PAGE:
By Mehmet Oz, M.D. & Michael Roizen, M.D.
You're staring at the fridge. Or the pantry, or the menu. How do you make the right choice? By remembering a few simple rules.
The point of breakfast is twofold. First, it replenishes the calories you've burned and eliminates the hunger you've built up overnight, when you haven't eaten for nine or ten hours. You're literally breaking a fast. Second, it keeps you satiated until lunch, your next big meal. There are good and bad ways to do this. Here are the good ones.
1. Don't eat breakfast until you actually feel like you need it. There's no law that says you have to eat before you shower or even before you go to work. Just listen to what your body's telling you.
2. Go with something simple. This can be either high fiber (oatmeal, whole-grain cereal, whole-grain toast, a small fruit shake with a fiber supplement) or high protein (two eggs or a three-egg-white omelette). The main thing is, avoid embellishments. If you go with high fiber, it's okay to add a few nuts or dried fruits, but don't go wild. If you go with the eggs, try adding some cayenne or other spicy red pepper. The heat in these comes from capsaicin, which triggers the release of CCK — the chemical that closes your stomach's gates. You'll feel fuller all morning. And if you just can't live without sausage or bacon, try the low-fat turkey kind. And two pieces, max.
3. Coffee should be drunk black or with a little skim. And skip the sugar and cream, which can add upwards of five hundred calories.
Think about how most of us are around lunchtime: rushing to finish the morning's tasks, thinking about the afternoon meeting, feeling starved. That's a recipe for bad (or indifferent) choices. So try to eat roughly the same foods every week. This eliminates hazards that can crop up when you're too harried to think about what you're scooping onto your plate.
1. Don't wait until you're starving to eat lunch. If you tend to be ravenous by 1:00, start eating at 12:30. That way you won't be in a rush to get something into your mouth, and you won't be tempted to forage or put too much on your plate.
2. A meal-sized salad — greens, tomatoes, and a little chicken or fish — is fine. So is a cup of healthy (not creamy) soup and a smaller salad. Same for a veggie or turkey burger (no cheese, no fries) or a turkey sandwich; do your best to find whole-grain buns or bread.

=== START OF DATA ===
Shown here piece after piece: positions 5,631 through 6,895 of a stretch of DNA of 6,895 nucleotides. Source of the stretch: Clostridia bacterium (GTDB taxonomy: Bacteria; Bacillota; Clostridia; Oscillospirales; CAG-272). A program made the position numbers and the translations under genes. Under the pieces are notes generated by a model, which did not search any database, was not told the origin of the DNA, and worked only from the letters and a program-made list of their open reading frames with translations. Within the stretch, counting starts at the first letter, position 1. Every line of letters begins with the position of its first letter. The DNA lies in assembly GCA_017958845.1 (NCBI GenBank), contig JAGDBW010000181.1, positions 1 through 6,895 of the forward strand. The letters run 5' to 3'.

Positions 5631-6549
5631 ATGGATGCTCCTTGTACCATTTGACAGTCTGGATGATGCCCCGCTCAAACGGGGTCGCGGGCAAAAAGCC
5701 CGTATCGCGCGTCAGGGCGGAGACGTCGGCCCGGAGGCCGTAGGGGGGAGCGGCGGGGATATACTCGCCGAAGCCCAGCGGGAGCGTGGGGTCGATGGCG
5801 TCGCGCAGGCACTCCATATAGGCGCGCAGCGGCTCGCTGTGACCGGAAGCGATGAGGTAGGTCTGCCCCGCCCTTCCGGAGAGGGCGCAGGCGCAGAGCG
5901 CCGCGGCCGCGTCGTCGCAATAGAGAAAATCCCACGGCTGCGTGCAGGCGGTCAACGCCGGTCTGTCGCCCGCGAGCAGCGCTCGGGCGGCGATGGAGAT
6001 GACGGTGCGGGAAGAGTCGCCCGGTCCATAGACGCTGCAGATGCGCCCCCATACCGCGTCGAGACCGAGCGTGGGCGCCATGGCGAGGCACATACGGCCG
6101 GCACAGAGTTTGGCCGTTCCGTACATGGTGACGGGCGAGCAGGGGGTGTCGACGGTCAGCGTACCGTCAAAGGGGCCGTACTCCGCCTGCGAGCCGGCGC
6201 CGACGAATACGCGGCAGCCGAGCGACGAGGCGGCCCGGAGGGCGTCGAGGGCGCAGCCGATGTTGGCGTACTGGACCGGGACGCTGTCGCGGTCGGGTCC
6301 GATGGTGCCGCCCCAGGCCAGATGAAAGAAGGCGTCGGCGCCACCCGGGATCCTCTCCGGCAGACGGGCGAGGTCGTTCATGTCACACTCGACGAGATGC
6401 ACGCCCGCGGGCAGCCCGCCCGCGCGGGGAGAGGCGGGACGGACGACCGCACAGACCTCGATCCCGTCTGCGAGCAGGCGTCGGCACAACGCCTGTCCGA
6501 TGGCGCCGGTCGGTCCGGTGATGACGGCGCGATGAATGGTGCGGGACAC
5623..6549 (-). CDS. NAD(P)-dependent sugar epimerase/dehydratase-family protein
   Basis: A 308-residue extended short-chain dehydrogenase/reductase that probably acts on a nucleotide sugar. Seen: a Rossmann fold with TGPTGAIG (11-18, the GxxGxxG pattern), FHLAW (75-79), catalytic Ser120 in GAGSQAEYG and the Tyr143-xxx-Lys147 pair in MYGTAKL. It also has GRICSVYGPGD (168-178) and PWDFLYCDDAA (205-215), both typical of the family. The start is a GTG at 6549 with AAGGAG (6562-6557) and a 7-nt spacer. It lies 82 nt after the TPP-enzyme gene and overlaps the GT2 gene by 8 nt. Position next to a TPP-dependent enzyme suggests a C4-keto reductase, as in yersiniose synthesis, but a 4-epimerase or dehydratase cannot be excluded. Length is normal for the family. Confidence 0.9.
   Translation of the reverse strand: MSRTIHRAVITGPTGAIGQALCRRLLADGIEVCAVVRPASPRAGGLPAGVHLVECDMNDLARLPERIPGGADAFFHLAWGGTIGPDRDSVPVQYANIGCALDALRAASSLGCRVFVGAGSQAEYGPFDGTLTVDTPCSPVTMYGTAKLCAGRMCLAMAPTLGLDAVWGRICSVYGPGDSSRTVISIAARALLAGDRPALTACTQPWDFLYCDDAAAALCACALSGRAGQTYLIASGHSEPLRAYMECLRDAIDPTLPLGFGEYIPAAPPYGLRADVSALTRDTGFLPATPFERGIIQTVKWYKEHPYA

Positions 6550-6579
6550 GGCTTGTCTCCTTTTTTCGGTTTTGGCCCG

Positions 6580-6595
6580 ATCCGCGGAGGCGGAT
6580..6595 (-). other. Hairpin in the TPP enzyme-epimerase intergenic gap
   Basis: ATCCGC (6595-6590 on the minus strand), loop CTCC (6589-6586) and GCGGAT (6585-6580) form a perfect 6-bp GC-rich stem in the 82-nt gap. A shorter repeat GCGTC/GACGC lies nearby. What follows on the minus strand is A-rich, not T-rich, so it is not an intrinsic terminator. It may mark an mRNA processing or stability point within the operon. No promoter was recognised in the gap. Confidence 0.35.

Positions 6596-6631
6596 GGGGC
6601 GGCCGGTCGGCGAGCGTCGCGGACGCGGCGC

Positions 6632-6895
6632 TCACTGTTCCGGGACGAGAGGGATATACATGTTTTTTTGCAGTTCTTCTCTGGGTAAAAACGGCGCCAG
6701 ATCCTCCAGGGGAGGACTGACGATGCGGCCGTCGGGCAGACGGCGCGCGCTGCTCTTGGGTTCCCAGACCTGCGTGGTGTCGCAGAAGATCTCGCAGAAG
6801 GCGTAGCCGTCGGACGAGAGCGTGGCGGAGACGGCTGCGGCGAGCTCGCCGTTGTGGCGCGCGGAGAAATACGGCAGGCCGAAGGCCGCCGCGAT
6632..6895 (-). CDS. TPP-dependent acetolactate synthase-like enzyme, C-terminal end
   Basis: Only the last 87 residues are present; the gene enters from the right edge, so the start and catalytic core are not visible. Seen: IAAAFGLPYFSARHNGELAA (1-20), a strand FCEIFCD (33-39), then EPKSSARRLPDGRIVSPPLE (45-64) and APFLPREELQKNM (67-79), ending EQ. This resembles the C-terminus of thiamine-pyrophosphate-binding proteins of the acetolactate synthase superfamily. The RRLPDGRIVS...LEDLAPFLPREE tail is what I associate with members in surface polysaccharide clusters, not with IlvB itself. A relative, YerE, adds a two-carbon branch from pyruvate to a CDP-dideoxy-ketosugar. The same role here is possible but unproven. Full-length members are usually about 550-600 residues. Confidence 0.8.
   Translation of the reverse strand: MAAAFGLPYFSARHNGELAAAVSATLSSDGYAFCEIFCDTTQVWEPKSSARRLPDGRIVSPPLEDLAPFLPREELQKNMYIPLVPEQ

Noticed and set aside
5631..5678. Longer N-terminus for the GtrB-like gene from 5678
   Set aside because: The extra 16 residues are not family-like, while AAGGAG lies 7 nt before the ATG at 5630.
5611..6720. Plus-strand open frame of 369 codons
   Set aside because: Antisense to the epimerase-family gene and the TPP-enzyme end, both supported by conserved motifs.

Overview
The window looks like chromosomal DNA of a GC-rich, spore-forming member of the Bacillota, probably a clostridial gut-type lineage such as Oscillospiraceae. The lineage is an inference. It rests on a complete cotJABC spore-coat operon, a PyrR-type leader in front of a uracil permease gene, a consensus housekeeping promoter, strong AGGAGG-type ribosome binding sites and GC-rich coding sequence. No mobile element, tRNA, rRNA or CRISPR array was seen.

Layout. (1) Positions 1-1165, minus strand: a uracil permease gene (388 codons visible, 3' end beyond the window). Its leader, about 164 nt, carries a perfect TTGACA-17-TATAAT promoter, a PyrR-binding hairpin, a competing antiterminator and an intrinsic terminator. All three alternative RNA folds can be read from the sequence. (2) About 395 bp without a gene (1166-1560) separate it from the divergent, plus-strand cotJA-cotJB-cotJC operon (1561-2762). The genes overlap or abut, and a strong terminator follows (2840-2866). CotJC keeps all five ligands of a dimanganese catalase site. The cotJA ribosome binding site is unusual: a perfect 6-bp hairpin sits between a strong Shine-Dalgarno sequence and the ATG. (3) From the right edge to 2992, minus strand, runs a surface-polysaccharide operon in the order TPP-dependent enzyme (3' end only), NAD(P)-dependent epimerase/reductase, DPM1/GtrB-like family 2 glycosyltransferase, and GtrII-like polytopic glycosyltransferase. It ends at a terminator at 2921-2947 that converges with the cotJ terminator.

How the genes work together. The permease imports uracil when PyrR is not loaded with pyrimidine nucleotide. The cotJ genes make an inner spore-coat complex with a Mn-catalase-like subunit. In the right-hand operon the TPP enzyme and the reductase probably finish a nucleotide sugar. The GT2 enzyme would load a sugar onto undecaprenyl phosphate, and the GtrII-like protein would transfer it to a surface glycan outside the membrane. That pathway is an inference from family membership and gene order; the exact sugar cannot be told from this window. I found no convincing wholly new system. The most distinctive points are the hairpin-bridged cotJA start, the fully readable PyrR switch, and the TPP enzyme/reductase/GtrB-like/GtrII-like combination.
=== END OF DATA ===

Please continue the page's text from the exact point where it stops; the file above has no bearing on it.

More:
3. One last thing about salads. In and of themselves, they're great: full of fiber and plant vitamins, and bulky — so they fill you up — without being rich in calories. It's dressing that's the problem. Creamy and cheesy kinds are full of fat; most low-fat kinds are full of high-fructose corn syrup. Stick with a couple tablespoons of the classic oil-and-vinegar dressing.
Your body will appreciate it if you eat at least three hours before bedtime. That way, you'll burn off a lot of the calories before you go to sleep, when your metabolism slows down. Try these other minor suppertime adjustments:
1. Beware the first and last ten minutes of the meal: bread, butter, and dessert. Those are careless, empty calories. And try skipping dessert altogether. There's no biological need for it, and much of the rest of the world finishes a meal with salad or something small and savory, like a handful of nuts or a bite of cheese.
2. As for what to eat, a great rule of thumb is to avoid white foods (potatoes, pasta), load up on colored vegetables (carrots, greens, tomatoes), and treat meat or fish as an embellishment rather than a main course.
3. Alcohol reduces inhibitions — that you probably already know — but it also reduces your ability to register satiety. So skip the predinner cocktail and enjoy a glass of wine with dinner or a nice after-dinner drink in place of dessert. A little alcohol is good for you — and not just red wine. Anything of good quality is beneficial.
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